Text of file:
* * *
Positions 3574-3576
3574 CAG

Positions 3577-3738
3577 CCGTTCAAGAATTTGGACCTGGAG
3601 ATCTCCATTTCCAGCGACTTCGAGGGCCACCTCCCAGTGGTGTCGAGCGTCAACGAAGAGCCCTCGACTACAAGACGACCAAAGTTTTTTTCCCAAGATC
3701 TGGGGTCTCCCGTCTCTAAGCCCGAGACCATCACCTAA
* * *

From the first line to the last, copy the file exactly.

Positions 3574-3576
3574 CAG

Positions 3577-3738
3577 CCGTTCAAGAATTTGGACCTGGAG
3601 ATCTCCATTTCCAGCGACTTCGAGGGCCACCTCCCAGTGGTGTCGAGCGTCAACGAAGAGCCCTCGACTACAAGACGACCAAAGTTTTTTTCCCAAGATC
3701 TGGGGTCTCCCGTCTCTAAGCCCGAGACCATCACCTAA